Houghton Mifflin, 1999, 978-0-395-92392-4
   Rodney Rat is a very unfortunate little fellow because he cannot for the life of him pronounce his r’s. This means that when he is asked what he name is, Rodney says that his name is Wodney Wat, and this answer makes all the other wodents…er…rodents in his class laugh at him.
   Picked on mercilessly by Hairy Hamster, Mimifeet Mouse and the other children in his class, Wodney tries to stay as inconspicuous as possible. He speaks so softly that no one can hear him, he eats alone at lunchtime, and he hides inside his jacket during recess.
  Then one day a new rodent comes into the classroom. Her name is Camilla Capybara and she is enormous. She is also meaner and smarter than all the other rodents, and she takes great pleasure in demonstrating what a clever bully she is. Soon everyone in the class is thoroughly cowed by Camilla, and it seems likely that she is going to be top rodent for the foreseeable future. Or perhaps not.
   In this deliciously funny and sweet picture book we meet a truly pitiful little rodent child who is the underdog in his peer group. Thankfully, Helen Lester decides to give Wodney Wat a break, and his inspirational story will give readers hope that sometimes the underdog really can change his story.

Sunday, August 21, 2011

The TTLG 2011 Picture Book Celebration: Book two hundred and thirty-three

Sometimes strong friendships develop between two individuals who are very different. Technically speaking they have nothing in common, and yet they get along famously all the same. In today's picture book you will meet a little girl who becomes great friends with a sea serpent. Their friendship not only enriches the little girl's life, but it also helps her to learn an important lesson about friendship and sacrifice..

Dashka Slater
Illustrated by Catia Chien
Picture Book
For ages 5 to 7
Houghton Mifflin, 2008, 978-0618-723942
   One day a little girl is just about to have a bath in the bathtub when a very small sea serpent drops out of the faucet and into the tub. Soon the girl and the little sea serpent are having the time of their life playing together in the water. After their bath is over, the little girl puts the sea serpent into an aquarium and he tells her how he came to end up in her bath. He also tells her that he misses the sea and she promises to take him back.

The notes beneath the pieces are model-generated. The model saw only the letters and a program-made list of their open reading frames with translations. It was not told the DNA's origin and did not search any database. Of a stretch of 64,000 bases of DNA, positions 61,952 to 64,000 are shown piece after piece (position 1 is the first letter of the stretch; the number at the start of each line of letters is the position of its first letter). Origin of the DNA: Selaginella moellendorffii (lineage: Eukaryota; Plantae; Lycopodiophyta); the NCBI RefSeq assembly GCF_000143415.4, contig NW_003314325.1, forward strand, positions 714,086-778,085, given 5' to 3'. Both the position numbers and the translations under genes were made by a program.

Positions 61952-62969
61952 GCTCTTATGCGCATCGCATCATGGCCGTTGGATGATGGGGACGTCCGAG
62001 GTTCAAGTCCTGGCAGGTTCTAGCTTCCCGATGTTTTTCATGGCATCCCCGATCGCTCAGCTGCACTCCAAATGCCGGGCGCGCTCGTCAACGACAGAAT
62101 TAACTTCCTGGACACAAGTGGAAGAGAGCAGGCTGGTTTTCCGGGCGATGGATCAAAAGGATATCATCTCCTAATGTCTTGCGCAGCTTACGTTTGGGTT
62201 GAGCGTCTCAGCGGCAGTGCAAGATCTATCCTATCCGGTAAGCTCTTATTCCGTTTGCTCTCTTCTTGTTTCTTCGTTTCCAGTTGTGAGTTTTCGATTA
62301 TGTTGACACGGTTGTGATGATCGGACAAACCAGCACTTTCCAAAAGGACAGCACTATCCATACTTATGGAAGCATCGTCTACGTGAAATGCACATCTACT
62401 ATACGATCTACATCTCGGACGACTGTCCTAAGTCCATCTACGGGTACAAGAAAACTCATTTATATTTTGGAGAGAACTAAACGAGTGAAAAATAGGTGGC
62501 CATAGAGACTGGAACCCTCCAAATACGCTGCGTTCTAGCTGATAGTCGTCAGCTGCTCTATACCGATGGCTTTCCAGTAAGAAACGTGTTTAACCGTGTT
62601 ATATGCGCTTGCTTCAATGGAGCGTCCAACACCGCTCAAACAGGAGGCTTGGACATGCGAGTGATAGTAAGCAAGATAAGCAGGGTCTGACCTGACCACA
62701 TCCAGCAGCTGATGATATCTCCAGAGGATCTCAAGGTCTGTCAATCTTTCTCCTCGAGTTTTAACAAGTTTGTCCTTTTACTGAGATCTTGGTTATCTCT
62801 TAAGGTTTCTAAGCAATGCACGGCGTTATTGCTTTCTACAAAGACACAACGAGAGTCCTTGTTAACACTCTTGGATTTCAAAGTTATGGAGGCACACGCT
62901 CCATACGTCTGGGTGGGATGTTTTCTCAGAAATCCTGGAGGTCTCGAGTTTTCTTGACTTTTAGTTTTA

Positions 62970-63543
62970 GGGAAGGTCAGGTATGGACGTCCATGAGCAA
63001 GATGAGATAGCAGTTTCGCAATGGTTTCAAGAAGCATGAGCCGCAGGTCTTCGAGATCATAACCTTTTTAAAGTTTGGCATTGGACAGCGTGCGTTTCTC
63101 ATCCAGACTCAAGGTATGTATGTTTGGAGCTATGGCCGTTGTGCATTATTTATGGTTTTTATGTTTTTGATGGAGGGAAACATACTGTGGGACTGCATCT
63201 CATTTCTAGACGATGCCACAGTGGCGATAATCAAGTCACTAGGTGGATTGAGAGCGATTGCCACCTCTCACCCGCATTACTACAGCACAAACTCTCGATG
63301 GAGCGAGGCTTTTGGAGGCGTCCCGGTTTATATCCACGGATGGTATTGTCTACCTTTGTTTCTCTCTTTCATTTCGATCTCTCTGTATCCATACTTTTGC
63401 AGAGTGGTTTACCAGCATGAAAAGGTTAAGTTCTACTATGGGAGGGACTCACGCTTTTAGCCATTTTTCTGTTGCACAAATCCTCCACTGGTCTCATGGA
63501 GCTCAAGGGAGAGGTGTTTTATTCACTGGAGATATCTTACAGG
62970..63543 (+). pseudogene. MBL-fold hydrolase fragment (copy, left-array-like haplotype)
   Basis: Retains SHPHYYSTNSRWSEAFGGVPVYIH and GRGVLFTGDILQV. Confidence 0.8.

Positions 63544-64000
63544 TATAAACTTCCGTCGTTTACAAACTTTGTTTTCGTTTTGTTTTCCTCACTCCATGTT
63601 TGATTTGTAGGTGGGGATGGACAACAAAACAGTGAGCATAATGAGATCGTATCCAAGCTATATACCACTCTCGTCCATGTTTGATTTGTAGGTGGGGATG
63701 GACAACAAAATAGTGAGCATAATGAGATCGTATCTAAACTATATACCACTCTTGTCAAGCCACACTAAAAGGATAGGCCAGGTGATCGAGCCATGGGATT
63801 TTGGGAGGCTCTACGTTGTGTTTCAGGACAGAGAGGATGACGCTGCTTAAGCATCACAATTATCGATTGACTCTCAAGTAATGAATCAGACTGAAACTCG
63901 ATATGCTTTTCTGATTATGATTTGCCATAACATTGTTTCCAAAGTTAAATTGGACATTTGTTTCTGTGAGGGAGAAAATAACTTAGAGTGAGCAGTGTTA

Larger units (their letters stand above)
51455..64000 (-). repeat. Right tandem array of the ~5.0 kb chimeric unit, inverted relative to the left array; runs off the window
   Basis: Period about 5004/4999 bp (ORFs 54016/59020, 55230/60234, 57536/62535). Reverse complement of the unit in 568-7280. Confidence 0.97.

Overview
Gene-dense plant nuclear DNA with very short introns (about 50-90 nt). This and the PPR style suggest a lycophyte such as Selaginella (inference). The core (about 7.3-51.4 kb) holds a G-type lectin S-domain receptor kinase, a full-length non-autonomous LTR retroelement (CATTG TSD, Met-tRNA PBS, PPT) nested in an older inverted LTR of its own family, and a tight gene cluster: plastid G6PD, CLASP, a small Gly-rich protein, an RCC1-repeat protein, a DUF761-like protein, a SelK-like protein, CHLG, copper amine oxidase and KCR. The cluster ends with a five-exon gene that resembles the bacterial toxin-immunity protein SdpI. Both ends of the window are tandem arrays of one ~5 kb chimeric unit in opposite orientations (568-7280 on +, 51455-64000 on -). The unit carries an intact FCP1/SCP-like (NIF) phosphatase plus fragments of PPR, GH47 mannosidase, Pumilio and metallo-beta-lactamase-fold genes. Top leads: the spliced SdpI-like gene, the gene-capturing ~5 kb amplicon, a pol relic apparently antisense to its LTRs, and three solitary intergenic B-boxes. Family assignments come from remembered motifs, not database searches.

For the next few days it rains, and the little girl puts off taking the sea serpent to the beach. She enjoys his company so much, though she does notice that he is growing at a remarkable rate. In fact, in no time at all he is too big for the aquarium and has to be kept in the bathtub. It soon becomes clear that the little girl can no longer keep her friend in her house. He has to go back to the sea where he belongs.
   This charming picture book tells the story of a friendship that crosses great boundaries and that becomes very strong in just a short period of time. Readers will be touched when they see how the two young ones struggle to let go, and how the little girl finally finds the courage to do what needs to be done.
   With delightfully playful illustrations and two delightful main characters, this is a picture book that is a celebration of true friendship.

Saturday, August 20, 2011

The TTLG 2011 Picture Book Celebration: Book two hundred and thirty-two